What should you NOT do for a febrile infant?
- Do not put your baby in a tepid bath. Your goal is to provide comfort measures, and nothing makes a baby more irritable than a tepid bath in the middle of the night. Would it make you more comfortable?
- Don’t go to the ER. The doctor will yawn and send you home after a lengthy wait. Even worse, the doctor might feel obliged to do a set of well-meaning but unnecessary tests. (Of course, there are other symptoms that can go hand-in-hand with fever and do necessitate emergency care. See tips on when to call your pediatrician below.)
- Don’t give more than the recommended dose of Tylenol or give it more often than the recommended frequency. More is NOT better. In fact, too much Tylenol is far more dangerous than the fever itself: Tylenol is best dosed by weight, not by age. So if you have a 40-pound two-year-old, he should be dosed based on weight, or as if he were four years old. (Click here to read a 2007 Tylenol recall release.)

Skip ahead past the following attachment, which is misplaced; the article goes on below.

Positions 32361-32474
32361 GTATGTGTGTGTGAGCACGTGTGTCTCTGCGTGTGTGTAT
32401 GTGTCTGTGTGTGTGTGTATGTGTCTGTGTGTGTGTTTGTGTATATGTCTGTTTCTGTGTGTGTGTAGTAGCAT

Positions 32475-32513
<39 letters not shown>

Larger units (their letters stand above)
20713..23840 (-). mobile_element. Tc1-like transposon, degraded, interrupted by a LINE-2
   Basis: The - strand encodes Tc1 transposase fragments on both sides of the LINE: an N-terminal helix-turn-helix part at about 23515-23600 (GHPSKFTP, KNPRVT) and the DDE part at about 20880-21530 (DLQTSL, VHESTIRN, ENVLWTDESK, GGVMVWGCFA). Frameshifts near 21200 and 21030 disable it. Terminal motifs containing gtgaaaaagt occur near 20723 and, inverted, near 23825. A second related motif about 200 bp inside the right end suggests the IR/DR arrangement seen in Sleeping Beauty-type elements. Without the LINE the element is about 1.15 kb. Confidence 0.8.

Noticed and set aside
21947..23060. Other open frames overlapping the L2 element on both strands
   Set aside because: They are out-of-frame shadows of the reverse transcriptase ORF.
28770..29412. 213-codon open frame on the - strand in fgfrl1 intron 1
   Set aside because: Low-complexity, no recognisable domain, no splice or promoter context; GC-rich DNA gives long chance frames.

- And most importantly, don’t panic. Fevers go down as quickly and dramatically as they go up.
Besides infant Tylenol, what CAN make babies with fever more comfortable?
- Consider offering ibuprofen, at the recommended dose for Baby’s weight, if Tylenol hasn’t worked within 45 minutes (the typical time is takes Tylenol to start to work). Click here for an ibuprofen dosage chart.)
- Offer small amounts of fluid frequently to avoid dehydration, as fever can dehydrate an infant quickly.
- Use any comfort measure that seems to work: extra cuddling, a cool cloth on the forehead or the back of the neck, fewer layers of clothes, more frequent nursing, etc.
DO call your pediatrician if your infant is:
- Hard to console, despite having waited for a correct dose of Tylenol to kick in.
- Dehydrated—she has no urine output for more than six hours.